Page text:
A Small Nation’s Lessons On The Refugee Crisis
Like millions of others it is hard to forget the images of the three-year old Syrian boy Aylan, with his red T-shirt, blue shorts and black sneakers, lying face-down – the way toddlers often like to sleep. Drowned off the Mediterranean coast, Aylan’s photos truly shook the world and forced Europe to finally open its eyes to the painful realities of humanitarian crisis on its borders.
While the scope of any crisis cannot be judged, as every life is precious, it is important to find ways as diplomats and leaders from around the world to model best practices in how to address humanitarian catastrophes in these turbulent times. And we need to do this quickly. The flood of refugees from war and destruction shows no sign of abating.
Answers seem to be nowhere in sight, and the issue is being passed back and forth by politicians and governments with many refusing to take responsibility and others ordering fences and tear gas to keep out the desperate refugees. At a time like this, we need compassion above everything else, not barriers or blame. And perhaps looking at how one small secular Muslim country navigated similar treacherous times not so long ago may offer insight into a path forward for Europe.
My country Azerbaijan is very familiar with the tragedy and challenge of refugees fleeing from conflict. The illegal military invasion and ethnic cleansing of Azerbaijan’s lands by Armenia in the early 1990s led to over one million Azerbaijanis being forced to flee their homes and lands, where they had lived in peace for centuries. This was almost 15% of Azerbaijan’s population at the time.
In addition to all external Azerbaijani refugees (expelled from Armenia) and internal refugees (IDPs from occupied lands), Azerbaijan also sheltered around 50,000 Ahiska Turks from Central Asia.
At the time, Azerbaijan was struggling with war, economic collapse and the political turmoil of independence from the Soviet Union while facing the enormous challenges in dealing with the burden of so much suffering.
Humanitarian aid from the international community was welcome but not enough: the internal refugees took shelter in enormous tent camps without electricity, running water, schools, or adequate medical services.
The refugees included hundreds of thousands of children – a whole generation of Azerbaijan’s citizens – with their childhoods ruined, dreams shattered and opportunities lost. But rather than turn its back, the government, little by little committed to taking care of those most in need. First came improved housing and food, greater coordination with the international aid organizations, then as the country’s fortunes improved, so did those of the hundreds of thousands left behind. This collaboration, this spirit, is what we as a global community must find at this critical time. A spirit of compassion and acceptance.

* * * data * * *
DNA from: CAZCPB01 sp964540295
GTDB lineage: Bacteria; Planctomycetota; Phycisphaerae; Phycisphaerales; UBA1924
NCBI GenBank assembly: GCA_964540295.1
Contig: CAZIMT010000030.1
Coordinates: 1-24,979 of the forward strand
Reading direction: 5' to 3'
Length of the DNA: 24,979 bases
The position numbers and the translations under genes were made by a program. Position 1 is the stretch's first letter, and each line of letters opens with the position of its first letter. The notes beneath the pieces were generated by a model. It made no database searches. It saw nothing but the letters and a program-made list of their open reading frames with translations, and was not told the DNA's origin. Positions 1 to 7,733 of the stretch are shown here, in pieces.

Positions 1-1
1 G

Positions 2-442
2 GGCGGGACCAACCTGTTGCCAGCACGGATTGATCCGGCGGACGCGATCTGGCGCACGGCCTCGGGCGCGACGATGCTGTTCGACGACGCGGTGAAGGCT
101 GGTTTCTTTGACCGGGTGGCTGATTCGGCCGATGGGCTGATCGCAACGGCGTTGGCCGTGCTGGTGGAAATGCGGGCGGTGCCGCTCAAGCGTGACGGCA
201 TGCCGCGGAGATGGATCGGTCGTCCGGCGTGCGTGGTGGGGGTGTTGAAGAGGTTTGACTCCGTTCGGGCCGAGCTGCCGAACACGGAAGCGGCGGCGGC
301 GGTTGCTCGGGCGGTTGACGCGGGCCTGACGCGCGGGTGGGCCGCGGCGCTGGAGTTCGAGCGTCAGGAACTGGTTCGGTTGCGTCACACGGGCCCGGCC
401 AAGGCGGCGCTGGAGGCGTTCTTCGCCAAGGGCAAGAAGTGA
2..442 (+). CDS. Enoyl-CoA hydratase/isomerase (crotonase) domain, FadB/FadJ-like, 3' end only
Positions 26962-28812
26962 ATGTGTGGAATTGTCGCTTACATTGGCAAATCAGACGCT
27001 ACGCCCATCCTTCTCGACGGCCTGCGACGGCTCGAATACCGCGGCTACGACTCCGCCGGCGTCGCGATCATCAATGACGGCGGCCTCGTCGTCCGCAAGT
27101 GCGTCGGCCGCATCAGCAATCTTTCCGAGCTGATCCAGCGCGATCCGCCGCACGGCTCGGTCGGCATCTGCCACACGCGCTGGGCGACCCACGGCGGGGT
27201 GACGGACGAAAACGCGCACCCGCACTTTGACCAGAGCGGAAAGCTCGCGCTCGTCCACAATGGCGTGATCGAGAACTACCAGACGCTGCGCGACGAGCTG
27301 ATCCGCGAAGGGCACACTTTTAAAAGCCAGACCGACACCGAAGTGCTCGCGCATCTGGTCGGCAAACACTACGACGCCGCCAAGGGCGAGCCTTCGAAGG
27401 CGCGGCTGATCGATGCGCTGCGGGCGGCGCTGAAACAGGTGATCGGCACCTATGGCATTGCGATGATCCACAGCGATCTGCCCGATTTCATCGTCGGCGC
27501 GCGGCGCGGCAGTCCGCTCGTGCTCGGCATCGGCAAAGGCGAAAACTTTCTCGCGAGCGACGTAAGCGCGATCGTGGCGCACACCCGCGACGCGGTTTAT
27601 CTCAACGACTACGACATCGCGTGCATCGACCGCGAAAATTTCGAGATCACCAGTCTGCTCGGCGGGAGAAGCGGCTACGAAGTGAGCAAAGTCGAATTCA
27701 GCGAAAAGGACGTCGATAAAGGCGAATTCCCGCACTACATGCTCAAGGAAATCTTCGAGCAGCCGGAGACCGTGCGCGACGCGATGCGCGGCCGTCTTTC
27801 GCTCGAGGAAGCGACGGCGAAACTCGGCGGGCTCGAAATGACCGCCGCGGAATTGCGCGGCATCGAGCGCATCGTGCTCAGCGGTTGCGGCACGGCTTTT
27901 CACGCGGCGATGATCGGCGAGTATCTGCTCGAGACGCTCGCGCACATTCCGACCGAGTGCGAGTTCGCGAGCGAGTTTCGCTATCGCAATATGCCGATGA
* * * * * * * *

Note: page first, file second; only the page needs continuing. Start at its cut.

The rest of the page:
Things have come a long way since the trauma of the 1990s. The last tent camp in Azerbaijan was closed in 2007, and spending billions of dollars, the government has built temporary housing with all necessary utilities, along with schools, hospitals and other services so that everyone can have the standard of living they deserve. All refugees from Armenia and Central Asia were granted Azerbaijani citizenship, which enabled them the same rights as all other citizens of the country.
The last and most important piece in this global debate is the need to resolve these conflicts in order to save lives and preempt humanitarian tragedies. As is the case in my country, where refugees still dream of returning to their lands. Most importantly, they have not abandoned their hope – hope for durable peace, hope for their future and the future of their children in their own homes and lands.
The lesson, which Azerbaijan learnt in coping with its refugee crisis, has been quite simple: no matter the size of the burden, we must always take it on with compassion and determination. The refugees fleeing from war in the Middle East, like those fleeing from war in Azerbaijan twenty years ago, have lost everything: their homes, their jobs, their dreams of a stable and ordered life. We as a global community must do all that we can to alleviate their suffering.
Lacking resources and experience, our country was still determined to accept those who had been forced to flee, no matter what the cost.
The lesson of Azerbaijan can be an inspiration to the EU as it struggles to come to terms with the crisis: it shows that even when times are hard, we can – and should – still help those less fortunate. Let us hope that the governments of Europe heed this lesson, and work together to help the thousands of refugees arriving on its shores in search of a safer life.
Based in Los Angeles, Nasimi Aghayev is the Consul General of Azerbaijan to the Western U.S.